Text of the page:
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    Does this suggest the Premier League are ‘Fit and Proper’?

    Having heard the announcement about the Saudi PIF Newcastle United takeover bid last week, I experienced the same frustration as my friends, family and colleagues as the drama at our beloved club continues.

    We can hardly be surprised though, given the capacity to attract storylines worthy of a soap opera. It does get one thinking as to what is going on.

    My long held suspicion that confidential discussions with regard to TV rights, piracy et al seemed to give way to a notion that maybe the Premier League were stalling in the hope that, rather than give the deal the go ahead and take the flak for all the ills of the Saudi Regime, either party involved, purchaser or purchasee, would withdraw from the deal.



    Of course, I would not dare to ponder such cynicism for long, though it would appear that, should such be the case, the Premier League has got their wish. Of course, this has not ended things, we have calls from local MPs and fans alike calling for an independent inquiry into the matter as well as an increase in transparency.

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    This whole sorry scenario has got me thinking though, what is the means by which the powers that be in football assess the fitness of a potential new owner?

    It is not something I would readily concern myself in my day to day life, to be far, I do not think most people would, but the drama at St James has made me curious. It also conjures up the trials and tribulations of other clubs such as Portsmouth, for whom a series of takeovers c. 2010 seem to have decimated the club, and Wigan Athletic, having just been put into administration seven days after EFL gave the green light to a takeover from a Hong Kong consortium.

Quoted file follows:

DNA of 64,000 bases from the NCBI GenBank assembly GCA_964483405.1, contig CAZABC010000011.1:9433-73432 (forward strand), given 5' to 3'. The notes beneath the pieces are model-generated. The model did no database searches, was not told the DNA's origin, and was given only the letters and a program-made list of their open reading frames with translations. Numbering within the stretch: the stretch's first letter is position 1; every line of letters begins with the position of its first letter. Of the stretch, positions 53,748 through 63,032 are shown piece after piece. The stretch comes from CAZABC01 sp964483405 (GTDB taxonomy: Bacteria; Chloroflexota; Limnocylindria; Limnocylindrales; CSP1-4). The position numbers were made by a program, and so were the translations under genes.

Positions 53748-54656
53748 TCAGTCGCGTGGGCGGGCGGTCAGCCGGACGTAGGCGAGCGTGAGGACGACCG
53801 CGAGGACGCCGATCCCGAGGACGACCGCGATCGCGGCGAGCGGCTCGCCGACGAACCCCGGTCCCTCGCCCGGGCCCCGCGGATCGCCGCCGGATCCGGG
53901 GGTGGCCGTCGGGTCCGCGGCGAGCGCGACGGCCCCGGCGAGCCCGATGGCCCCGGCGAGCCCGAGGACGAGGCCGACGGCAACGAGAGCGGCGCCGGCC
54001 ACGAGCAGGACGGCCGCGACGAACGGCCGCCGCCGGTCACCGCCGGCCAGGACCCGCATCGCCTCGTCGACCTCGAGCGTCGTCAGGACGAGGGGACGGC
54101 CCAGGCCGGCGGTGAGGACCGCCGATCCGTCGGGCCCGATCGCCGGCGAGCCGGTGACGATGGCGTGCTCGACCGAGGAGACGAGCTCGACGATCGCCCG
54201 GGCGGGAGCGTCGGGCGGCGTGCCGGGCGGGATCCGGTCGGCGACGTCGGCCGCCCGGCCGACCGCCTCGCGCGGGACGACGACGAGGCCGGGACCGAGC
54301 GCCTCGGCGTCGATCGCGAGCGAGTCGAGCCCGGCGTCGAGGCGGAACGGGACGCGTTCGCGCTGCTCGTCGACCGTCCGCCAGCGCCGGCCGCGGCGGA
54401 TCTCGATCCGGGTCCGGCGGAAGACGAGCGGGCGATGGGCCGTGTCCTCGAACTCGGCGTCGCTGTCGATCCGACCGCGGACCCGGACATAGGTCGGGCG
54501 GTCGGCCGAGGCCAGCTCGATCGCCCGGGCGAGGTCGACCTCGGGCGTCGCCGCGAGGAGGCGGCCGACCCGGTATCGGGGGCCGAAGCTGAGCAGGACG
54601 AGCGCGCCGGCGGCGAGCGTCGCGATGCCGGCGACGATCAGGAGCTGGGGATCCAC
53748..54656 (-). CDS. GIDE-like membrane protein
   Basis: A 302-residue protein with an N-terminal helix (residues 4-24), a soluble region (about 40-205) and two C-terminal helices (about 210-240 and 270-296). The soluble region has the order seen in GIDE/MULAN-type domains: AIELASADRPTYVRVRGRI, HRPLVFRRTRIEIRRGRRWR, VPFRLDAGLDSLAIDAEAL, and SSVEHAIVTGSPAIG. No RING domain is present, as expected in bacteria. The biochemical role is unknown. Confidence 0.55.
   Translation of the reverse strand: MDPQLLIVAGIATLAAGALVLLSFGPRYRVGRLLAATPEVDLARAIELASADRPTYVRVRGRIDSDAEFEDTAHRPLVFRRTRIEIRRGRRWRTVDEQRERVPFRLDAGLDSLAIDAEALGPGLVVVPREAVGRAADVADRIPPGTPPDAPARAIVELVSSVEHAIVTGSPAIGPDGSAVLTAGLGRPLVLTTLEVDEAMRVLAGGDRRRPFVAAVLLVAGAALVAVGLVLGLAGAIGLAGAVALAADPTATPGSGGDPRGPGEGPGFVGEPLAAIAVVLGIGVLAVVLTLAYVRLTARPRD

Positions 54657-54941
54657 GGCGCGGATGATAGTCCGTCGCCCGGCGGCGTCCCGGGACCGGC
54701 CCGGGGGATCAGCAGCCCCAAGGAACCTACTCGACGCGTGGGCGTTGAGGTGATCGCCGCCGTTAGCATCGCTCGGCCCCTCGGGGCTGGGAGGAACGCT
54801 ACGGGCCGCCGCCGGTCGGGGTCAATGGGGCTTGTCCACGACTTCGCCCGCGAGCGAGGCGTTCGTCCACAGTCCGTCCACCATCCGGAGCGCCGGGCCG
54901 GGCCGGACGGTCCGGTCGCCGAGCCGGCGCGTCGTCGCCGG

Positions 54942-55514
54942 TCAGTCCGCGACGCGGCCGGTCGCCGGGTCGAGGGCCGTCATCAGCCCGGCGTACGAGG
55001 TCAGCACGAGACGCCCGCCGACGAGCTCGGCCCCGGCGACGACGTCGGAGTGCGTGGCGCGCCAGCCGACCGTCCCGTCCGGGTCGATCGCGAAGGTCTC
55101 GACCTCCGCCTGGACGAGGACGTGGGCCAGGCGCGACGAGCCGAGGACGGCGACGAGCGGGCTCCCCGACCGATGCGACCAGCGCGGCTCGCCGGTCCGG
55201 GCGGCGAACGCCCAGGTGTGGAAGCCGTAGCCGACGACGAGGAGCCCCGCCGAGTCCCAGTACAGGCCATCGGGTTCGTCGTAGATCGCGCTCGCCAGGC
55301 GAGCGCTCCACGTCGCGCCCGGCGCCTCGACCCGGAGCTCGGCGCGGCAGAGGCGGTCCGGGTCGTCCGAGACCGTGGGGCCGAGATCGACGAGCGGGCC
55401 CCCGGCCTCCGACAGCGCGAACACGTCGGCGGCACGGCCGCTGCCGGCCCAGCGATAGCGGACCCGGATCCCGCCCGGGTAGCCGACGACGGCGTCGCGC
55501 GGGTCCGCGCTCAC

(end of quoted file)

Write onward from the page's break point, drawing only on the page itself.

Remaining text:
It was on this basis that I decided to look for them. My first ports of call were the websites for the EPL, EFL and FA.

    After some searching, the first two remained unsettlingly free of any reference to the appropriate rules, while the latter swamped me with so many inappropriate results that there seemed nerry a grain of wheat amongst barnfuls of chaff. Of course, a google search proved more successful, providing a link to wikipedia.

    It can hardly be considered in depth but at least informs way better than the sport’s governing bodies. The crux of it that I can determine is that the test looks for reason to disqualify persons seeking to take over a football club on the basis of such things as:

    Possessing power or interests in other football clubs

    Being legally prohibited from being a company director

    They are filing for bankruptcy

    Having been the director of a club that has endured two or more unconnected insolvencies

    Having been the director of two or more clubs that have endured an insolvency



    These may be a bit succinct but for the purposes of this article they shall suffice. I think I can say with a modicum of confidence that these seems to be reasonable criteria for assessing potential owners.

    Of course, the EPL, nor the EFL or the FA for that matter, can be held responsible for how a club is run, nor what an owner, prospective or otherwise, does beyond the remit of football.

    This, for me though, does raise the question of how a club like Portsmouth can go from owner to owner in quick succession or Wigan can go into administration a week after being taken over. As far as I am aware, none of the prospective directors for the PIF consortium have failed on any of these criteria. Neither, I must assume, did those owners who purchased Wigan or Portsmouth. All the while, the Saudi Consortium, and Mike Ashley are kept on hold for four months.

    Of course, I am sure the TV rights were an issue, more than likely a big one.

    Then there is the Saudi Kingdom itself, the human rights abuses, the “sportswashing” and so forth. The thing is, the latter are not in the purview of the EPL nor should we kid ourselves that refusing the takeover on these grounds will go towards solving any of these issues. As for the “sportswashing” of Saudi Arabia, I think it can be safely said that this takeover bid has brought more attention to these issues, not glossed them over.

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